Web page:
From its rich heritage to its opulent city centre, Azerbaijan’s capital Baku is more than just a pin on the Eurovision map, says Farida Zeynalova
Baku is the lovechild of both European and Asian charm, one that has shed its Soviet past and transformed into a glittering metropolis on the Caspian coast. It’s a melting pot of Turkish, Persian and Russian influences, with a pristinely preserved Old City, a UNESCO World Heritage Site, grandiose architecture and a delectable national cuisine. Often dubbed ‘Dubai’s little sister’, saunter around Baku for a few days and you’ll quickly realize it sits in a league of its own.
A boutique hotel in the heart of Baku’s historical core, Shah Palace Hotel is a four-story, modern-day Aladdin’s cave. The colonnaded courtyard, made up of traditional marble and wood carvings, is surrounded by 35 rooms, three restaurants and a spa — the Turkish bath here is a must-try. The hotel is just meters away from Icheri Sheher (Old City) and minutes from the buzz of the modern city centre. shahpalacehotel.com
Exchange your dollars for manat and you’ll instantly spot Azerbaijan’s emblem, the 12th-century Maiden Tower on the notes. Although its purpose is shrouded in mystery, it sits at the heart of the Old City in a land that dates back to the Paleolithic era. Stroll further inside the city walls and you’ll discover the Shirvanshah’s Palace, or amble through the cobbled streets to see local men playing backgammon as well as traditional carpet sellers.
Piercing through Baku’s skyline since 2012, the Flame Towers are three colossal, flame-shaped glass buildings, heralding Azerbaijan’s moniker as the Land of Fire. Each flame’s façade is made up of giant LED displays, illuminating the horizon with the blazing visual effect as well as the colors of the Azerbaijani flag. Admire this nightly spectacle during an evening’s walk along the bulvar (boulevard).
The Baroque-inspired Nizami Street is the most renowned shopping area in Baku, and comprises mainly local and international designer boutiques. But nestled between the Guccis and the Pradas are smaller, independent shops selling souvenirs and handy supermarkets. Traditional food markets are found on the outskirts of the city centre.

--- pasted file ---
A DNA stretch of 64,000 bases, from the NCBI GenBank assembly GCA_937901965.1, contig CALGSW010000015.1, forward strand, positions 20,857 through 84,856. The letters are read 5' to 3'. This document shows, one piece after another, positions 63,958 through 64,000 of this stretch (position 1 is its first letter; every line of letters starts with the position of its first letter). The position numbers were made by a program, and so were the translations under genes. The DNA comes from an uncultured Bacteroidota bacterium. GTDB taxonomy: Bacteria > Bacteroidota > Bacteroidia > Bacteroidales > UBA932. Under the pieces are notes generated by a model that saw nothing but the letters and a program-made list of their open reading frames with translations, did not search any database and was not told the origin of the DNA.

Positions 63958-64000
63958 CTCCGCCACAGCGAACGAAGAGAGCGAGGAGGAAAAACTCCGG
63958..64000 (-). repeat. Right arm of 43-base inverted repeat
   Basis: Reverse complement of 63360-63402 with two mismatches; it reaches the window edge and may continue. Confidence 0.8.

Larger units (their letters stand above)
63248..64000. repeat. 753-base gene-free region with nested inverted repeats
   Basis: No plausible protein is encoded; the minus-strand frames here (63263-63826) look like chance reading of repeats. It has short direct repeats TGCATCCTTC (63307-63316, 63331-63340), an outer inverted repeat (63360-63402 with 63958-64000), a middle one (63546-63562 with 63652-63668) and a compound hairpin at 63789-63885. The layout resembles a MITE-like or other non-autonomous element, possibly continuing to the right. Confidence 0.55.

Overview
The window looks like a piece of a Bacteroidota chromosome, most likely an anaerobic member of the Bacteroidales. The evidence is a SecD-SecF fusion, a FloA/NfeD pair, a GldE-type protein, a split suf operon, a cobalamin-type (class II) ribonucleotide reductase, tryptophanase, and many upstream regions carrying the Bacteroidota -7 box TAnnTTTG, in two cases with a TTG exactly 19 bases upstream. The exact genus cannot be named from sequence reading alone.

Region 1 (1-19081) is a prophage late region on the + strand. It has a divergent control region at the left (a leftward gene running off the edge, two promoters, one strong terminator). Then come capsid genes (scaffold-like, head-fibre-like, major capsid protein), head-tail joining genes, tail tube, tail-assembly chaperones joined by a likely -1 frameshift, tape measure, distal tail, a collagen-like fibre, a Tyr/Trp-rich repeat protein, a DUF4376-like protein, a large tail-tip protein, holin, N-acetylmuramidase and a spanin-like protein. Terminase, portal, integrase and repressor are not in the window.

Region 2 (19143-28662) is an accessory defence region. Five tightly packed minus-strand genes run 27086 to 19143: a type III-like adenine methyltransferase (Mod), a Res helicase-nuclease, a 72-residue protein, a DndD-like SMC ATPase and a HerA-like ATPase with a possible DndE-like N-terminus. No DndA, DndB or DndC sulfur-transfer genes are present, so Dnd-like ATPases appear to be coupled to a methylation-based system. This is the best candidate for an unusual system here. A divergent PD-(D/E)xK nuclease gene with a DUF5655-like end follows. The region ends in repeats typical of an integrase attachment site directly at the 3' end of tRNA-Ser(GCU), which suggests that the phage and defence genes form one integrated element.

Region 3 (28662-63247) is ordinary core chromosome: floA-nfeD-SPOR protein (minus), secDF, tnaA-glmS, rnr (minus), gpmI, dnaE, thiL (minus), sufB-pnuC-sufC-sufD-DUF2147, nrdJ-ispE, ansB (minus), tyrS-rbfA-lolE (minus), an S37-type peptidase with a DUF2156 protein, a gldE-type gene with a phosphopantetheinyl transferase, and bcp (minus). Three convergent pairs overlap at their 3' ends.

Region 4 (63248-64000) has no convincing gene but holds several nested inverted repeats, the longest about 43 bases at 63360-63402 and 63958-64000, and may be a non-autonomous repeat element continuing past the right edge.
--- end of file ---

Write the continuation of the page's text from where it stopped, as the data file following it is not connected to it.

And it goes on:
Firuze is situated down a set of narrow steps in Fountains Square — stomping ground of both locals and tourists. Its decor is delightfully Azeri: every inch of the walls covered with hanging carpets and colorful plates. Firuze is best known for national dishes, such as shish kebab and dolma (Azeris love to grill and pickle pretty much anything). Finish your meal like a local, with tea, baklava and eavesdropping.
Drinking tea is a treasured pastime in Azerbaijan, and the locals like it freshly brewed and strong. Old Baku Tea House is an authentic gem hidden within the Old City walls away from the hustle and bustle of downtown Baku. Tea is served with rich pastries, dried fruit and nuts, and locals often spend hours here puffing away on shisha pipes.
A memorial site for the estimated 15,000 killed during Black January 1990 and later the Nagorno-Karabakh war, Martyrs Lane offers up a sobering piece of national history, but with a twist. Head to the end of the lane for spectacular views of Baku bay and its shipyards, and National Flag Square, with its gigantic flag flying at an astounding height of 162m.